Viola Davis’ ‘The Last Defense’ Hopes to Influence the Masses After Tribeca Film Festival Premiere

Executive Producers Viola Davis and Julius Tennon call attention to a light that has been itching to shine with the premiere of ‘The Last Defense’ at the Tribeca Film Festival.

The Last Defense takes an intimate examination of the severely flawed American Judicial System and the remarkably high rate of exonerated death row cases by exploring the sentences of Darlie Routier and Julius Jones in the seven-episode documentary series.

“We incarcerate more people than anybody in the world. The United States accounts for 5% of the world’s population, and over 25% of the world’s prison population,” said Vanessa Potkin of Lincoln Square Productions.

This means that the United States alone has roughly 2.3 million people in prison right now.

According to Potkin, there are about 2,000 people currently on death row in the U.S., and recent studies have shown that 4% of those on death row are actually innocent.

“When you’re facing an execution, and that execution is carried out, and we later find out that you’re innocent… there’s no undoing that wrongful conviction,” added Potkin.

“It’s not a new light. It’s just a light,” said executive producer and esteemed Academy-Award winning actor Viola Davis. “A light where things have always been eschewed, it’s just when we choose to see it.”

We’re giving a voice to those who may not have a voice. And shining a light on that, so we as a general public can look and say ‘wow, that could be me too,’” said executive producer Julius Tennon of JuVee Productions.

The first episode of this seven-part documentary series unveils Jones’s case and explores how the 21-year-old, African-American college athlete was convicted of shooting a white father of two at point-blank range and sentenced to death.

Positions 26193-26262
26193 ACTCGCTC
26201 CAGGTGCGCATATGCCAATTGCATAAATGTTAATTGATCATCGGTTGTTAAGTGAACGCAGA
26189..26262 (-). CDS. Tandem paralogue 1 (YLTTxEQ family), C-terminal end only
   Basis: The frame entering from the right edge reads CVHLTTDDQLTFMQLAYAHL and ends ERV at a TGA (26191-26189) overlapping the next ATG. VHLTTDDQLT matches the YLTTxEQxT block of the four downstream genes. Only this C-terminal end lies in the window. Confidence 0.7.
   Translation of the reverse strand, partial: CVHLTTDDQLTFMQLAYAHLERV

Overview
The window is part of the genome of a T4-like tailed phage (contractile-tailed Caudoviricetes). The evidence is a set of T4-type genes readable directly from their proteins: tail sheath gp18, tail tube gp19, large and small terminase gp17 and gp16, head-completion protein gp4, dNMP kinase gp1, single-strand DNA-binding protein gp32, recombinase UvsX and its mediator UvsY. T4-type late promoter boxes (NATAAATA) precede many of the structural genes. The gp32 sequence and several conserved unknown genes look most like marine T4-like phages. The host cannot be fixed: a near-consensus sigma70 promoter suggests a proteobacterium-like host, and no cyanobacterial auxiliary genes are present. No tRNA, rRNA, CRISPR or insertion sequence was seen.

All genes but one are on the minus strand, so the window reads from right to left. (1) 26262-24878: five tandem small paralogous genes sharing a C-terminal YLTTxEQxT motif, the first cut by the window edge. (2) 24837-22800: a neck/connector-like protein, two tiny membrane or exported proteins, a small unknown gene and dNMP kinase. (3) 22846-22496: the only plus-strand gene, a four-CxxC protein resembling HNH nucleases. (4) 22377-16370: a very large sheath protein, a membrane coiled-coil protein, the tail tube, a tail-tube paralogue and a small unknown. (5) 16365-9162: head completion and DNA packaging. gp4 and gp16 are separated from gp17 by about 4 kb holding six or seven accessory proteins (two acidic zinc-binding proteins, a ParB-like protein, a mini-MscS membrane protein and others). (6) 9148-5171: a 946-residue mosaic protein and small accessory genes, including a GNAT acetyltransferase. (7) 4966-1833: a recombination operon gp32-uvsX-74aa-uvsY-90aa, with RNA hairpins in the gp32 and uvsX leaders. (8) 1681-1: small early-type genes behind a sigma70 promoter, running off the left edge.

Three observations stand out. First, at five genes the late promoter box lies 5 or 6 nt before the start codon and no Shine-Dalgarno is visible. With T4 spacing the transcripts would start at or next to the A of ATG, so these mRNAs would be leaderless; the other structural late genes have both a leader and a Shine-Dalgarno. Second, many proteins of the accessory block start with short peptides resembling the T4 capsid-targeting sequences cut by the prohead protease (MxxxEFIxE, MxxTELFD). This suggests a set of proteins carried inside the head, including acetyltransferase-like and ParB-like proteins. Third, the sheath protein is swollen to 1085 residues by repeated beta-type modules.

Jones, now age 37, continues to protest his sentencing and insists that he is innocent. The Last Defense follows Jones’ attorneys as they work meticulously to acquire another trial before time runs out.

Jones’ attorneys have stated on numerous accounts that race and the juror’s pre-conceived notions of him, were leading factors in the results of his trial.

“The fact that people are labeled from a very young age… and once you’re labeled… forget it,” constituted Davis. Additionally, human error and inconsistencies of evidence skew the potential outcome of a case.

“We know through the exonerations cases that many types of evidence that are used in courts today, and to send people to death row, are unreliable,” added Potkin.

The Last Defense aims to reach a wide plethora of potential jurors that might not be aware of these detrimental discrepancies, and in turn, encourage them to investigate these delicate and burdensome responsibilities.

“The more we’re able to educate them about the DNA evidence and about informant testimony and how it has its flaws,” said executive producer Aida Leisenring of Lincoln Square Productions. “The more their ears will perk up when they’re listening to those kinds of witnesses. And so we hope to help on a mass level, as opposed to one person at a time.”

Potkin added that she hopes audiences and jurors alike “understand that just because you’re convicted does not mean that you’re guilty.”

The emotional seven-episode docu-series premieres Tuesday, June 12 at 10pm EST on The ABC Television Network.

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